We need to invest in reskilling our workforce now. It makes good business sense. Make the most of your employees now. Take the employees whose roles may be at risk from automation and ask them if they would be interested in retraining. Models for retraining and redeployment need to start now.

graphic showing option a to re-skill and redeploy workers versus redundancies and costly recruitment

How are flexible working, diversity and inclusion and the digital skills gap linked?

Our own research has shown the diversity in our own audience seeking flexible working. This is backed by Timewise who say “flexible working is far more likely to be sought by women or other underrepresented groups such as people with disabilities.”. But until flexible working is more widely accepted and valued by organisations these people, talented and brimming with potential will be unable to access the careers they desire.

Research by the Gender and Behavioural Insight Team found that job adverts offering flexible working attracted 30% more applicants and boosted applications from women by 16%. Whilst this is great news that highlights the value of flexible working, much is still to be done to ensure that flexibility offerings are not just a tick box exercise. Something our team at Find Your Flex takes very seriously.

Open up a discussion on how, where and when is the best way to do a job and you will attract more talented and diverse people into roles. The technology industry needs to be as diverse as the people it serves. There is a whole group of diverse people out there eager for a career, they just require the flexibility to access it. This untapped group of talented people could be the part of the answer to the digital skills gap.

How will Find Your Flex address the digital skills gap?

We have exciting plans for 2021 – 2022 and have something up our sleeves that we think could not only address the issue of re-skilling but also provide a green solution too. We can’t say too much now but watch this space. We’ve also just joined The Tech Talent Charter as one of their signatories. Read more about the great work they are doing here.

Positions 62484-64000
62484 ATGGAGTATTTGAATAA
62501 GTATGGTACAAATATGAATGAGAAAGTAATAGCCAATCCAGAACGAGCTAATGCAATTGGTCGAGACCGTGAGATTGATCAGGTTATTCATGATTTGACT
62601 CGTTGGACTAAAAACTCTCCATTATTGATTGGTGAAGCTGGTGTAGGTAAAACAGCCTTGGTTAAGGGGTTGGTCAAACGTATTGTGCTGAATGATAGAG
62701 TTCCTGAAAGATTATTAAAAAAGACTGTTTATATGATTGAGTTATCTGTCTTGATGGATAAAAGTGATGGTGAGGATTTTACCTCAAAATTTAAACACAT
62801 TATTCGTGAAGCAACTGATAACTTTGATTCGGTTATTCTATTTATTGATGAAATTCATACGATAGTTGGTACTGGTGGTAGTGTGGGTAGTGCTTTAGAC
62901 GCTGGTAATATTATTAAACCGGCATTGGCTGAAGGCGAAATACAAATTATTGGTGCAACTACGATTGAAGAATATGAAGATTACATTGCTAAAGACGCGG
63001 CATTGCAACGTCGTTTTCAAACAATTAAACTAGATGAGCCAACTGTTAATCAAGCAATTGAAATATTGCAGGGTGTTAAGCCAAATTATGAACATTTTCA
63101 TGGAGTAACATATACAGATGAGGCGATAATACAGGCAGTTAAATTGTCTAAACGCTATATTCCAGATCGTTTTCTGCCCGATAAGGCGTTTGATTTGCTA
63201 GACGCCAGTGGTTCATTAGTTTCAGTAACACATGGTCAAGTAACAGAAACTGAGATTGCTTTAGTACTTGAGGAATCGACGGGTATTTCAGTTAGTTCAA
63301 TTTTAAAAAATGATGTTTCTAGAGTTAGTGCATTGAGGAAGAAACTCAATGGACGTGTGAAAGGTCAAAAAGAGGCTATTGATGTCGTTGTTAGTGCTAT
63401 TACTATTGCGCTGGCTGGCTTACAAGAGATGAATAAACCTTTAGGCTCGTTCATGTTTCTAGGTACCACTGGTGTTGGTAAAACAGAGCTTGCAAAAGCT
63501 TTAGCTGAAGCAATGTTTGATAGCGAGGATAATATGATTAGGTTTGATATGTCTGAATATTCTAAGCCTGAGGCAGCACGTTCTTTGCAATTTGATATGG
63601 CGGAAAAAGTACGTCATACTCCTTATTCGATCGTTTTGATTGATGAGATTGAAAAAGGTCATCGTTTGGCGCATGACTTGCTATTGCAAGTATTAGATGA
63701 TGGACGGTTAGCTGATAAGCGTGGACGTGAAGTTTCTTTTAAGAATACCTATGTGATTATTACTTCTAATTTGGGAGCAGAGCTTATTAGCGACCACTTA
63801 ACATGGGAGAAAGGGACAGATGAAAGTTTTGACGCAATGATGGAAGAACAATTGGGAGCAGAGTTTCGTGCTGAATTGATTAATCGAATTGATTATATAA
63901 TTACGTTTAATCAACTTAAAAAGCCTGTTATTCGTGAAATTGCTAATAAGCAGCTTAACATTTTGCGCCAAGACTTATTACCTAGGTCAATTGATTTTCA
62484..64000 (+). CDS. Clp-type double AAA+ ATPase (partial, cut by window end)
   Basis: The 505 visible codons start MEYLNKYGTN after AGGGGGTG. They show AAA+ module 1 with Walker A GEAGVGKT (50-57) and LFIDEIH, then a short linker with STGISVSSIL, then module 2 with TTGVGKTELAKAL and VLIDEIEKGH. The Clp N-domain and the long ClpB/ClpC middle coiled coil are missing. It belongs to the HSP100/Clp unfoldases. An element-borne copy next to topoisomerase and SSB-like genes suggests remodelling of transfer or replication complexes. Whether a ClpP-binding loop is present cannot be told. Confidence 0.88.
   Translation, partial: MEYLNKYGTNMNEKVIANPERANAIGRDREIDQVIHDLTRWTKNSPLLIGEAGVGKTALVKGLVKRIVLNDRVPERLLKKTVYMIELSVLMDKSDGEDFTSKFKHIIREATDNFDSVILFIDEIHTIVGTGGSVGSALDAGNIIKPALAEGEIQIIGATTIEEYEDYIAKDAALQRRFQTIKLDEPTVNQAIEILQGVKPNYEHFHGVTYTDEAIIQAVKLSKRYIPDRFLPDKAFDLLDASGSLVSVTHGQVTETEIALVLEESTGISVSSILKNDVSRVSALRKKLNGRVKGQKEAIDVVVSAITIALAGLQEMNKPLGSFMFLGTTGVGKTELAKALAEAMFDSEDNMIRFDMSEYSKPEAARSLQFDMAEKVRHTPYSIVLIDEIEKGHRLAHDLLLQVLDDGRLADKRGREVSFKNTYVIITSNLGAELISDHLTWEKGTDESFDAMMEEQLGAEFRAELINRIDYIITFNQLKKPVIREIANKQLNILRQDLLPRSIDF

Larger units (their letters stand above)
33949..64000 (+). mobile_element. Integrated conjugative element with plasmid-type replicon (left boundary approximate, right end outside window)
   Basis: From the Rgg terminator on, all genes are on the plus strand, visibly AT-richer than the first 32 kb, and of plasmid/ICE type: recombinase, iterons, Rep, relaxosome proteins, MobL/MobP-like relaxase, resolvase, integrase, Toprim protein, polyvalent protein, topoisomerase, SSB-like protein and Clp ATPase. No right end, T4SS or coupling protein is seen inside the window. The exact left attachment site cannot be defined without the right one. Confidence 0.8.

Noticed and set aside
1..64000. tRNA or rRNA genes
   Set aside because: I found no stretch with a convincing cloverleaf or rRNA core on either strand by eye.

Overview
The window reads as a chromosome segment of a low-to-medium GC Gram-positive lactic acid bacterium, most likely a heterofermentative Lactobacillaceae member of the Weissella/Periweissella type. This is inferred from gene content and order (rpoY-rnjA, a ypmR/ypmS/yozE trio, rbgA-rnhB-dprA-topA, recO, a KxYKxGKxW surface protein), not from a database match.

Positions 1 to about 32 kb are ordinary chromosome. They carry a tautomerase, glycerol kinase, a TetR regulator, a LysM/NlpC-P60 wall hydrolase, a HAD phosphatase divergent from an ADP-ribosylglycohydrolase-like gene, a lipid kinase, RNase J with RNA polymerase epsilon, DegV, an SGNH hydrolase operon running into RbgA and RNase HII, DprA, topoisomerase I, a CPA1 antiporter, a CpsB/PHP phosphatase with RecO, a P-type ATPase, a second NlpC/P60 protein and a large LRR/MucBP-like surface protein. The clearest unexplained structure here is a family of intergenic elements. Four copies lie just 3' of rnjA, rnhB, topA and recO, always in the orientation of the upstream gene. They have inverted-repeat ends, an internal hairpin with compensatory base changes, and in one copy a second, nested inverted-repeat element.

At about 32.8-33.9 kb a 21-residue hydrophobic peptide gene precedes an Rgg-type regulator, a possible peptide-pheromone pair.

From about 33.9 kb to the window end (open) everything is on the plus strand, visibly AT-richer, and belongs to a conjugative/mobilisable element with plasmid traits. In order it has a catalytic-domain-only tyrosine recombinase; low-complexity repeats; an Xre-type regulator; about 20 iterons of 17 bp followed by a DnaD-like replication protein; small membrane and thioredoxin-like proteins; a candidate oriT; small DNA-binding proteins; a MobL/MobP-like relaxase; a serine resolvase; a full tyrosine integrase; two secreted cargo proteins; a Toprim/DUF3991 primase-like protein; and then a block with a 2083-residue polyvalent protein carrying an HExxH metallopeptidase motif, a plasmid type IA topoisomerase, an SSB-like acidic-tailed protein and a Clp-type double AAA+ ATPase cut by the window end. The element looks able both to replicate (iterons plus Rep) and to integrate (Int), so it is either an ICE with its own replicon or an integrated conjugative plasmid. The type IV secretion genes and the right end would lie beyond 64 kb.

A list of interesting reading on the future of work, diversity in technology and responsible automation

Categories
Careers Flexible Working Future of work

Remote Working – Stay Connected

“Out of sight, out of mind” wrote John Heywood, a favoured playwright to four Tudor monarchs, in his collection of proverbs. With the initially forced and now inexorable rise of alternative employment patterns, this epigram is as poignant today as it was centuries ago. For remote workers, several questions arise – how does a person stay connected, visible, remain part of a team and secure good work and promotion whilst not being on site?

The Challenge For Remote Workers

No commuting, less stress and concentrating in the relative quiet of home (in non-Covid times) mean that homeworkers are ready to attack their to-do lists with more gusto than otherwise. But there is a lingering sense that being physically present in the workplace indicates that an employee is more available, more obviously diligent or perhaps even just more personable. These issues increase with the amount of time spent out of the office, with full-time remote workers facing particular challenges.

It’s Good To Talk

Email has become the default manner of communication but it’s good to talk. When you pick up the phone and speak, you can modulate your tone of voice and nuances come across far better. There is also the chance to ask for clarification and further information on a real-time basis. With people’s in-boxes increasingly cluttered, the direct personal approach can be more effective. If concerned about interrupting someone, use instant messaging to check availability. Alternatively send a meeting invite for an Outlook calendar which can be accepted or used to propose a more suitable time.